Located in Staten Island, New York, one of the world's largest landfills (or even THE largest landfill, depending on the source). The landfill closed permanently in late 2001.
Fresh Kills opened in 1948 in the western part of the borough, and was a large part of life on Staten Island until its closure. It's located on approximately 3000 acres, but despite common perception, does NOT take up most of Staten Island (a part of New York City with a population of approximately 500,000).
Some of the piles of trash were quite high. Various websites say parts of the dump were as high as a 20-story building, taller than The Statue of Liberty, or visible from outer space. Some of these claims might or might not be exaggerated, but regardless, there were some high mountains of trash.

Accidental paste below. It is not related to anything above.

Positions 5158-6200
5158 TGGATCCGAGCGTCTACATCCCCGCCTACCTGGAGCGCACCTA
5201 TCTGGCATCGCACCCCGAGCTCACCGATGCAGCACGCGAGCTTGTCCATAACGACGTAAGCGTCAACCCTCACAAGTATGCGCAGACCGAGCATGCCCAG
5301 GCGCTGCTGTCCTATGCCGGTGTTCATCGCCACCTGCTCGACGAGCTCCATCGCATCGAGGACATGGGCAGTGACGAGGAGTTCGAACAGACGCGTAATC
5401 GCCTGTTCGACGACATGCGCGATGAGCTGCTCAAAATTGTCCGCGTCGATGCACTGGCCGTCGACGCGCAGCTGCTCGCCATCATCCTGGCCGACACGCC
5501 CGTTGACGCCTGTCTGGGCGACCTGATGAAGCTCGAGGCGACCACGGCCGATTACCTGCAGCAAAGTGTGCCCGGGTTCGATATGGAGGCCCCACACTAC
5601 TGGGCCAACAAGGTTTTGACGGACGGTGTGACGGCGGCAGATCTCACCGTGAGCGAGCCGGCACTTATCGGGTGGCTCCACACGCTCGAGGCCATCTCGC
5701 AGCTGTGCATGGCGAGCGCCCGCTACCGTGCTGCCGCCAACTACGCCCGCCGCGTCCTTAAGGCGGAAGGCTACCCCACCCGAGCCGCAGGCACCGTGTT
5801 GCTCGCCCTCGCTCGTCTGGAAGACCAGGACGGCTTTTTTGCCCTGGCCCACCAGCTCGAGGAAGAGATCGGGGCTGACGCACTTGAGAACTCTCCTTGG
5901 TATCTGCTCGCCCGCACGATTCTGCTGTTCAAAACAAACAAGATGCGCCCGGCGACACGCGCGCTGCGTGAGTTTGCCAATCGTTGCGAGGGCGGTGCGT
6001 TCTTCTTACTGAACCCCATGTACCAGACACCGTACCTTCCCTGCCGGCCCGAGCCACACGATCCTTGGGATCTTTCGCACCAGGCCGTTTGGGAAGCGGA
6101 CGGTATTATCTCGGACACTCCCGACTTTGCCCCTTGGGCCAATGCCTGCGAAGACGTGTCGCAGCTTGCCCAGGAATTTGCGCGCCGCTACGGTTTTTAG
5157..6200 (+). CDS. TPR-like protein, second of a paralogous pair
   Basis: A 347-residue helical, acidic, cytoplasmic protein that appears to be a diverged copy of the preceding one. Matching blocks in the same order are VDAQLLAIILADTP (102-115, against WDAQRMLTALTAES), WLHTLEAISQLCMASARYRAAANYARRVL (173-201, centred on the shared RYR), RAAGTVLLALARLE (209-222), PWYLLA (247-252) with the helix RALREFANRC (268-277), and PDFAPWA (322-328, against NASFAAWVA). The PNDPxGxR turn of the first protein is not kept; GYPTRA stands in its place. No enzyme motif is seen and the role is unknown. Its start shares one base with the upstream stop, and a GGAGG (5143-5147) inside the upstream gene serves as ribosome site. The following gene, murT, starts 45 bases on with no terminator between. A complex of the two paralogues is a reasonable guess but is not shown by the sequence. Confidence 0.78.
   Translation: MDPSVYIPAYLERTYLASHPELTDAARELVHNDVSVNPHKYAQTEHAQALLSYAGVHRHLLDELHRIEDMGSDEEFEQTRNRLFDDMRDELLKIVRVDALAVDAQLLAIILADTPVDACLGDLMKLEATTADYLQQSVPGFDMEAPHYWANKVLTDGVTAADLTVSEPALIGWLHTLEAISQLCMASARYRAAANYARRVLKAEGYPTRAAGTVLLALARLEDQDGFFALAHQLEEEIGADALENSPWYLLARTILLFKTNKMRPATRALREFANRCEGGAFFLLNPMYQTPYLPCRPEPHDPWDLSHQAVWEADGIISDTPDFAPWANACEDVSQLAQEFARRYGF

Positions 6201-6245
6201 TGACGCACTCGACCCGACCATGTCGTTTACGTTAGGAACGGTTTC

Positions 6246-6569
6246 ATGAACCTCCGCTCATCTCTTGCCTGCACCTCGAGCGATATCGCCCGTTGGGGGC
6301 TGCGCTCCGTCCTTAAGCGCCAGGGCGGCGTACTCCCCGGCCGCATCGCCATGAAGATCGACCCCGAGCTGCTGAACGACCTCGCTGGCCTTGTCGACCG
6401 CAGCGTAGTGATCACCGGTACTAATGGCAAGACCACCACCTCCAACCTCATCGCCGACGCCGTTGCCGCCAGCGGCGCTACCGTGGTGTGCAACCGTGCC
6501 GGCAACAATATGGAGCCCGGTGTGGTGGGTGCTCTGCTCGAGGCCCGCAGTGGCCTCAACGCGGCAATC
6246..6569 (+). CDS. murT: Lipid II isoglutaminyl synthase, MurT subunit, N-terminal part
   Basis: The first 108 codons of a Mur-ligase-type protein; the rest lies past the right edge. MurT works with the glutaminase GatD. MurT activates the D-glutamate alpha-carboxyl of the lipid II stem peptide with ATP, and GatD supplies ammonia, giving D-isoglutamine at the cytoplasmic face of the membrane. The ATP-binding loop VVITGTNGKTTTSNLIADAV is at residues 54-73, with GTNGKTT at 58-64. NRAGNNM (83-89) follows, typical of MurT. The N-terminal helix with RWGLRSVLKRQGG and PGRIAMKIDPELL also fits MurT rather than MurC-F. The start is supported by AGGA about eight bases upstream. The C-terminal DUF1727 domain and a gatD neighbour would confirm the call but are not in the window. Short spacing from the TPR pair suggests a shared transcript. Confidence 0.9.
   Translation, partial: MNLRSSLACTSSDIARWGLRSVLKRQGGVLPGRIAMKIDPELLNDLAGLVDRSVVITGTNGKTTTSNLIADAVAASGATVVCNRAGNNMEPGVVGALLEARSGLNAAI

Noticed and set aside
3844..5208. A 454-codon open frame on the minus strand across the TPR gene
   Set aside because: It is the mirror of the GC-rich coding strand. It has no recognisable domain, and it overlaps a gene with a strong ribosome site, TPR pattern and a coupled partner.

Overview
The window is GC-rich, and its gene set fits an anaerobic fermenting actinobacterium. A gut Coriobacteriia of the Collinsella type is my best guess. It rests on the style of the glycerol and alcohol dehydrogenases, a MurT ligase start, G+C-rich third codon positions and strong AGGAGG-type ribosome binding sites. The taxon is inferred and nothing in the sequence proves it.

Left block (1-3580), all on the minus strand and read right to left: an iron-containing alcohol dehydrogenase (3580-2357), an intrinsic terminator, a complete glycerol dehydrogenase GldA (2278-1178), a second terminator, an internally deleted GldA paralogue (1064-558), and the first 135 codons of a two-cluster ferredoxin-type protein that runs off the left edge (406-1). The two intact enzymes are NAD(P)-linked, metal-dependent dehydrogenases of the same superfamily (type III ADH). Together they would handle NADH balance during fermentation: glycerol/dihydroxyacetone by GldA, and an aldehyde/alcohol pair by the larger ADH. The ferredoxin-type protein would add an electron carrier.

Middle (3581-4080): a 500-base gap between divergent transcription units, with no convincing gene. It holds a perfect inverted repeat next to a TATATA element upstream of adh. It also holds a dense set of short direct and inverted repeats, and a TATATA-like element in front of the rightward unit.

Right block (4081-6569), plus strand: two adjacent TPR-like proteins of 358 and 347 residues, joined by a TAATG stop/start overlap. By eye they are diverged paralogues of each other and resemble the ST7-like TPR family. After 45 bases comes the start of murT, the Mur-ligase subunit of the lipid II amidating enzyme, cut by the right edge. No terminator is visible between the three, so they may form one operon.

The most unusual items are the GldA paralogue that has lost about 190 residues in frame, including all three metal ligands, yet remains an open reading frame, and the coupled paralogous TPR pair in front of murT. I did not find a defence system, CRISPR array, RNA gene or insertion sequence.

The landfill has contributed to a loss of property value on the Island. And yes, it does smell. I've lived about two miles from the landfill most of my life and while on most days it's not on issue, on some hazy summer nights, the odor blows over and is rather unpleasant.
There's been studies in the last decade that shows those residents who live especially close to the landfill have a much higher rate of cancer and other health problems than the general population.
In the '90s, the landfill was a large part of an unsuccessful movement for Staten Island to secede from the rest of New York City (so that dumping would stop completely, or Staten Island would control any income from the landfill).
"Kill" is taken from the Dutch word for stream, so "Fresh Kills" means fresh streams (although I'm guessing it wasn't meant to be named for the fresh streams of garbage that have been dumped there for the last half-century).
For the "best view" (if there is such a thing) of the landfill, one should drive along the West Shore Expressway or Arthur Kill Road.